Tyler Perry stopped making his films available for preview for the critics because the white dudes passed on reviewing them.  But we black and brown folks would have attended the previews!  Nonetheless, we understood.

Now Tyler Perry is a multi-millionaire actor/filmmaker who has done to the field of Caucasian critics what Michael Jackson did to MTV when black artists got scant exposure in the slate of music videos.  Then Michael Jackson became so huge and so globally famous that MTV looked out-of-touch not to give his groundbreaking music videos airtime.

This morning, I felt like a Tyler Perry character who would've clutched her pearls and shouted with glee, "Noxzeema, girl, get in here!  Glenn Kenny done reviewed the new Tyler Perry movie in the Arts & Crafts section of The New York Times!  Hallelu-yer!"

Yes.  BOO! A MADEA HALLOWEEN was reviewed in The New York Times, The Los Angeles Times and in Great Britain's The Guardian.

Which brings me back to THE BEST MAN, Terrence Howard and a review he got on NPR and on CBS SUNDAY MORNING from David Edelstein.  It shows that white film journalists had pretty much overlooked black programming, films and actors.  Howard had a key supporting role as a music student opposite Richard Dreyfuss in 1995's MR. HOLLAND'S OPUS.  In TV biopics from 1992 to 2001, he played one of The Jackson Five in a mini-series on The Jacksons, he played young boxing champ Muhammad Ali and he played Ralph Abernathy.  Abernathy was a Civil Rights leader and one of Dr. Martin Luther King's best friends.  Howard played Ralph Abernathy in TV biopic about Dr. King set in the early days of King's Civil Rights movement.  Howard had a very important role in the  2000 summertime hit comedy, BIG MOMMA'S HOUSE starring Martin Lawrence.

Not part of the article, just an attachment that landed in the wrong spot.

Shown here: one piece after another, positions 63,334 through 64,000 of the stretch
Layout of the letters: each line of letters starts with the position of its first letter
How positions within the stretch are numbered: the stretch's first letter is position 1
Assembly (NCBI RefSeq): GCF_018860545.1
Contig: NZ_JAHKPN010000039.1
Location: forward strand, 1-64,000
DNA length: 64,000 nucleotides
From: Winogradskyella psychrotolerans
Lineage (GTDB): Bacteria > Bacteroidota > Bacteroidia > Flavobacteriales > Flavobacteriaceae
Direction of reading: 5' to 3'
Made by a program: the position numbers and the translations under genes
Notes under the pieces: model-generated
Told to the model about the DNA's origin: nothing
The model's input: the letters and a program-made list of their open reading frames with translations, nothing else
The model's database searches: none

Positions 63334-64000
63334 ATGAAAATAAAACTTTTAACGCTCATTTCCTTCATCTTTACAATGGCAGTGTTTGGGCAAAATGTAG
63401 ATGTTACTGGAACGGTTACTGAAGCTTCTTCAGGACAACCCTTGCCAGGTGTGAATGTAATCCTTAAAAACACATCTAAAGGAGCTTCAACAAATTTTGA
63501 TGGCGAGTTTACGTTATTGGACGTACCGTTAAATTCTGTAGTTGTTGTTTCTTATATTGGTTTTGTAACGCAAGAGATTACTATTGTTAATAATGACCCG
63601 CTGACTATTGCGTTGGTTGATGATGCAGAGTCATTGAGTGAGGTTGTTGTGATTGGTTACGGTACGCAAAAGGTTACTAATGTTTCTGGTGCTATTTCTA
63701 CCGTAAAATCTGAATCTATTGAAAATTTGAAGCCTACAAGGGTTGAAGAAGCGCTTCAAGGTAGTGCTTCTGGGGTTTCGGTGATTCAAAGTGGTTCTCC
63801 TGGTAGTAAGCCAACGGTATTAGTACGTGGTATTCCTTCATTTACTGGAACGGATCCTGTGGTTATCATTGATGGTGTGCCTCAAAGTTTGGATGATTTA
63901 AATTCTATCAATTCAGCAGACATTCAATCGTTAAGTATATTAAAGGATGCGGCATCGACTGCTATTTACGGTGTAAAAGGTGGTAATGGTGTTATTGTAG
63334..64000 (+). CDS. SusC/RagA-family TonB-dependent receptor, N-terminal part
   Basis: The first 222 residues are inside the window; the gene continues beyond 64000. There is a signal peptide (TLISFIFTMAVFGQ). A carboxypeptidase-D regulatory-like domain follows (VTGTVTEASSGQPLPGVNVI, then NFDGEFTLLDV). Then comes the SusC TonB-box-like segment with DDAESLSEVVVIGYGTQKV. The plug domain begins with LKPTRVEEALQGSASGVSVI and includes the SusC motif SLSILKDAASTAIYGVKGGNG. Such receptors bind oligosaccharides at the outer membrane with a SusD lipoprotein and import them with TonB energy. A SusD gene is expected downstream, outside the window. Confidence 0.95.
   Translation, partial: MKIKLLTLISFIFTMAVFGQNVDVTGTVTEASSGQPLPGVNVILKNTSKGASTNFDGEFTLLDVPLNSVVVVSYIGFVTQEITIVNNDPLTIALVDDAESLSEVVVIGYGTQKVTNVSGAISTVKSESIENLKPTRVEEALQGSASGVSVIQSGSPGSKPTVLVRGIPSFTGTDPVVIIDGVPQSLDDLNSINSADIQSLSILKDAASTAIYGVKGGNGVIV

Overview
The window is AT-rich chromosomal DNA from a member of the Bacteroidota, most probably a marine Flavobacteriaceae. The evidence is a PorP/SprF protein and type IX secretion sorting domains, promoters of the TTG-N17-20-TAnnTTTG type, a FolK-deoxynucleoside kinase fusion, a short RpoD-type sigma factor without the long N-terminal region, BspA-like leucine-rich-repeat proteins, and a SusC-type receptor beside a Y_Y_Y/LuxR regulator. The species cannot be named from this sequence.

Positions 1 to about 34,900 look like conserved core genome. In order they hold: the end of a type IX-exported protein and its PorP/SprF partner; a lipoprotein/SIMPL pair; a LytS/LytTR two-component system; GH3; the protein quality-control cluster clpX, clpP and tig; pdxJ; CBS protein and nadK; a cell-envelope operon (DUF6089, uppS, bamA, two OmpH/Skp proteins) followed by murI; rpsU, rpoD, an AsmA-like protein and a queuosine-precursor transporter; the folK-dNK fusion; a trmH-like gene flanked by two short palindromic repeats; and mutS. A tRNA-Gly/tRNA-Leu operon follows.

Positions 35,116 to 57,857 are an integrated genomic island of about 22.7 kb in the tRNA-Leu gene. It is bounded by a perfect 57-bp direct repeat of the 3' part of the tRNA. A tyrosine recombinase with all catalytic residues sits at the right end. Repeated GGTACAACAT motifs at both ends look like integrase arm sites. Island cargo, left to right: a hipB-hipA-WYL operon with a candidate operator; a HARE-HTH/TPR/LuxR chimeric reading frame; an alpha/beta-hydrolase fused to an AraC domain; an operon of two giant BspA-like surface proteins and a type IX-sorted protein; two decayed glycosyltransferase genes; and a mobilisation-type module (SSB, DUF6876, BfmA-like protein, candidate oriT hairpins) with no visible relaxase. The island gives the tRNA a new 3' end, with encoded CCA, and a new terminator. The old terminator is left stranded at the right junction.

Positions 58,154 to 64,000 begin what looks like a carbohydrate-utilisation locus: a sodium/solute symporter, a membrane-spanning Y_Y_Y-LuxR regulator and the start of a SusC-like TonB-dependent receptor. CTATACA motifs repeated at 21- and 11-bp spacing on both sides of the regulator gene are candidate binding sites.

But when David Edelstein gave him a rave review for HUSTLE & FLOW, he must not have known all that.  He hailed Terrence as a new actor who was... "like a young Samuel L. Jackson."


This is why I push for diversity and inclusion.  Hope you liked those film facts for this day in history.  See you at the movies.





2 comments:

  1. The funny thing is that Fontaine and Belafonte don't touch each other in ISLAND IN THE SUN, apart from a brief moment when he helps her down from a bus. Joan looks great in it, in those sleek halter tops and white gloves.

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  2. Michael, I noticed that same exact thing. They played sweethearts but never touched romantically. I'm sure the Hollywood Production Codes had a lot to do with that. Fast forward to Belafonte on Petula Clark's 1968 musical variety special on NBC. Network brass ordered them not to touch during a duet. Petula ignored network execs and held Harry's hand. Because Petula was the show's executive producer and felt that their order for no interracial touching was rubbish.